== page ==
Video Transcript


Enhancing Heroku Postgres with pgvector: Generating AI Insights

We’re pleased to introduce the pgvector extension on Heroku Postgres. In an era where large language models (LLMs) and AI applications are paramount, pgvector provides the essential capability for performing high-dimensional vector similarity searches. This allows Heroku Postgres to quickly find similar data points in complex data, which is great for applications like recommendation systems and prompt engineering for LLMs. As of today, pgvector is fully compatible with all Production-tier databases running Postgres 15 at no additional charge and you can get started with a simple CREATE EXTENSION vector; command in your client session. In this post, we look at how you can use pgvector and its potential applications to enhance your business operations.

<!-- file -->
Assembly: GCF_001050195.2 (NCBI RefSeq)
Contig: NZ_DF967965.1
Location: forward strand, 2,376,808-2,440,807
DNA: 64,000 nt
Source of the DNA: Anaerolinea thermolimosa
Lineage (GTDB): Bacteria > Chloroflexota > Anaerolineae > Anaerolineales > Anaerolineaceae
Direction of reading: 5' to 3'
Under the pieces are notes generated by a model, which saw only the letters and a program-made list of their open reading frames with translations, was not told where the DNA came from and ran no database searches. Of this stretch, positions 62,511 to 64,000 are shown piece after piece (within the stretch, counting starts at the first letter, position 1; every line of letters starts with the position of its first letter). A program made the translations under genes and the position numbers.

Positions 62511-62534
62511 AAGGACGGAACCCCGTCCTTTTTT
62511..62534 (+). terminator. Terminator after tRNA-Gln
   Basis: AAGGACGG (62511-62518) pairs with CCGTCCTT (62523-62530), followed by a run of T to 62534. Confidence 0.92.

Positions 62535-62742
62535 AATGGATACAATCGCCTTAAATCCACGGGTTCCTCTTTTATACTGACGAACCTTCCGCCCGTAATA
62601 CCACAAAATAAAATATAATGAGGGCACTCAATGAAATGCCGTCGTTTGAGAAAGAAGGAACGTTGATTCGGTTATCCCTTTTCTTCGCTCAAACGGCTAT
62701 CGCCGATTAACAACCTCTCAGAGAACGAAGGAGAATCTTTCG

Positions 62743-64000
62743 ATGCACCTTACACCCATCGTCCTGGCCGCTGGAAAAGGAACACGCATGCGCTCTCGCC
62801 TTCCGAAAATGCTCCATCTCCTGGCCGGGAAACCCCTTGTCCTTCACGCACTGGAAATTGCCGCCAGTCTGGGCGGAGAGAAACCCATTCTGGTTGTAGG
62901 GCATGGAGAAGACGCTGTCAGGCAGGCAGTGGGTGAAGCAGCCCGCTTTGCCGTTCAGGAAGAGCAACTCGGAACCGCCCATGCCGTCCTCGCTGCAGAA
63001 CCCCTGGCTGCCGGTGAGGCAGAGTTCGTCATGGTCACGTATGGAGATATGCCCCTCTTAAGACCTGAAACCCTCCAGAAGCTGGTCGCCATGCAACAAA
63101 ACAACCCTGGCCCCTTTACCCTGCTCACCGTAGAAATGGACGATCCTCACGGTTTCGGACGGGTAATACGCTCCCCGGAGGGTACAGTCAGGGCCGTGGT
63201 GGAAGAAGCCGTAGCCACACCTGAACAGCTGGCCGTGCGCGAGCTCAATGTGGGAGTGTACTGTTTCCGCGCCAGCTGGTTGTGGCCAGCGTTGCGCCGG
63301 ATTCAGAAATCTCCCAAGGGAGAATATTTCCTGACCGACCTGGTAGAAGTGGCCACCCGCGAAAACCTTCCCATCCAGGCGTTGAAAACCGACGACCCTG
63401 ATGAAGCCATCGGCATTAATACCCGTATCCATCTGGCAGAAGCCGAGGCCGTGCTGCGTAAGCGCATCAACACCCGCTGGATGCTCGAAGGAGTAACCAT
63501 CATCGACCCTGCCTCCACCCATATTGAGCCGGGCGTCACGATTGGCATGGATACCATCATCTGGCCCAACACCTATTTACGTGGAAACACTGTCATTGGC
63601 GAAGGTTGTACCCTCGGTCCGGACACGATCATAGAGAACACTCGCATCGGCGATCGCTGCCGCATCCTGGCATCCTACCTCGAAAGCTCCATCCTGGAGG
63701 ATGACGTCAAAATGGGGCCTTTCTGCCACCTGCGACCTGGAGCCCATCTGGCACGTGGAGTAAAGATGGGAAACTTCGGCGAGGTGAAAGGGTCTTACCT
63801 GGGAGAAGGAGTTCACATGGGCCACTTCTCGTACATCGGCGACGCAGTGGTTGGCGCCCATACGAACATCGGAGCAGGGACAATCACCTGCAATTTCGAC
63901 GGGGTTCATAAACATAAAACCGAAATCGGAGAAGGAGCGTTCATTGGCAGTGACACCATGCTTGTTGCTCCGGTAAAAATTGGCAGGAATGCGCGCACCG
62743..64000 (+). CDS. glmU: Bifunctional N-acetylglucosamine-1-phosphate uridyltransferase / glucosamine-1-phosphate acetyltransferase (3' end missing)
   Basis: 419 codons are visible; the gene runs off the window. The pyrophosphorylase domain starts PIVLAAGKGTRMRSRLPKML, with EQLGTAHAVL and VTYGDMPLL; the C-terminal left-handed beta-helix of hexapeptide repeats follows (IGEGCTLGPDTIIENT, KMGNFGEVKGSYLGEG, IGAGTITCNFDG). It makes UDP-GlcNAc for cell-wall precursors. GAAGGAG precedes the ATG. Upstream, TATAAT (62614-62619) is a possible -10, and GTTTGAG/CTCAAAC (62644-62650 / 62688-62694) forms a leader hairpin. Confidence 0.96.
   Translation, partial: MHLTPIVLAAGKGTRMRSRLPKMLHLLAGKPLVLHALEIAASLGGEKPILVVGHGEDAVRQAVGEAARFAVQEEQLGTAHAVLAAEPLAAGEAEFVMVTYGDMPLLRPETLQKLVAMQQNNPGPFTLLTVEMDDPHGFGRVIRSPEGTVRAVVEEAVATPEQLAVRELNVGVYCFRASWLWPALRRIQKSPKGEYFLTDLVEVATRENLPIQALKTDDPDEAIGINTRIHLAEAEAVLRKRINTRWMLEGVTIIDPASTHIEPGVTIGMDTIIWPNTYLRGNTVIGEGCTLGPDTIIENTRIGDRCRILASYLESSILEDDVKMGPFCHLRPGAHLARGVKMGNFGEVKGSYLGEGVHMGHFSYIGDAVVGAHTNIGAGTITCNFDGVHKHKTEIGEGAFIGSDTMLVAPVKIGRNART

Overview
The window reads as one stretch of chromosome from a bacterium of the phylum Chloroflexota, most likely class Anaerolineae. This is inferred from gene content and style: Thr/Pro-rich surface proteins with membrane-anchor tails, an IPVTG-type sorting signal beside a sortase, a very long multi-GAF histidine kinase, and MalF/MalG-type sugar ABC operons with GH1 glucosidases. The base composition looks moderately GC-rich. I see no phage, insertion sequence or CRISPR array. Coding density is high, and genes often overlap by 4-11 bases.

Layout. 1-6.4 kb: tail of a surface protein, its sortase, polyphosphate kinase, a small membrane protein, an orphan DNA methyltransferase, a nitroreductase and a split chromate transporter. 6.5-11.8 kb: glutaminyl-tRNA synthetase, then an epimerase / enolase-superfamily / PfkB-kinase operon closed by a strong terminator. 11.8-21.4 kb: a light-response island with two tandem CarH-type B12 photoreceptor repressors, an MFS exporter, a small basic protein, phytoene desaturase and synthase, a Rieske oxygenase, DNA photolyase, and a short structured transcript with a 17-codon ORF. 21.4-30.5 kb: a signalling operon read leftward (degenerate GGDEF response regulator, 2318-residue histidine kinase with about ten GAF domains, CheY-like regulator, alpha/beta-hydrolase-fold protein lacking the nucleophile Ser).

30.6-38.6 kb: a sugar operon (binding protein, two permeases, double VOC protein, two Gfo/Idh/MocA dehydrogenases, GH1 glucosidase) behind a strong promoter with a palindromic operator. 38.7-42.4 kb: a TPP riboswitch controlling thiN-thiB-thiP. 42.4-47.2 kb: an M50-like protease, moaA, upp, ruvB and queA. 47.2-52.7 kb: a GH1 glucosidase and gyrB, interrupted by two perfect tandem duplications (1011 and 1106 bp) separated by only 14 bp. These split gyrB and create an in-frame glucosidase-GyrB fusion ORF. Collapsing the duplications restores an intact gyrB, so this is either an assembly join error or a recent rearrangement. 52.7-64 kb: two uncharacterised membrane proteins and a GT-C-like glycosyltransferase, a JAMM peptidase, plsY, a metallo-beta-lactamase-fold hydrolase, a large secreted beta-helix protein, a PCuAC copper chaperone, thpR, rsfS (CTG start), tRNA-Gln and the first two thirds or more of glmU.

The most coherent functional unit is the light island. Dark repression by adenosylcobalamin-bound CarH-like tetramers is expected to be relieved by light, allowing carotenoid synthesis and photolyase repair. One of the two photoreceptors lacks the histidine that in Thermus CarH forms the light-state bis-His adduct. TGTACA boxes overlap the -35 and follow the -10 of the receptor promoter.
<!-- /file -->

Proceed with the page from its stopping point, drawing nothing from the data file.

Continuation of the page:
Understanding pgvector and Its Significance

Heroku Postgres has evolved well beyond being “just” a relational database. It’s become an adaptable platform enriched with a range of extensions that add new functionalities. Like how we introduced PostGIS for efficient geospatial data handling, we now introduce pgvector, an innovative extension that turns your Heroku Postgres instance into a robust vector database. This enhancement allows you to effectively store vectorized data and execute advanced similarity searches, a capability that can drive innovation in your business.

Complex data can be reduced and represented as vectors. These vectors serve as coordinates in a multi-dimensional space, with hundreds or even thousands of dimensions to represent the data. Datasets that are similar are translated as vectors that are close together, making mathematical similarity calculations simple. For example, characterizing fruits through vectors based on attributes such as color, shape, size, and taste. Vectors that are close to each other share substantial similarities in fruit characteristics, a powerful insight enabled by pgvector.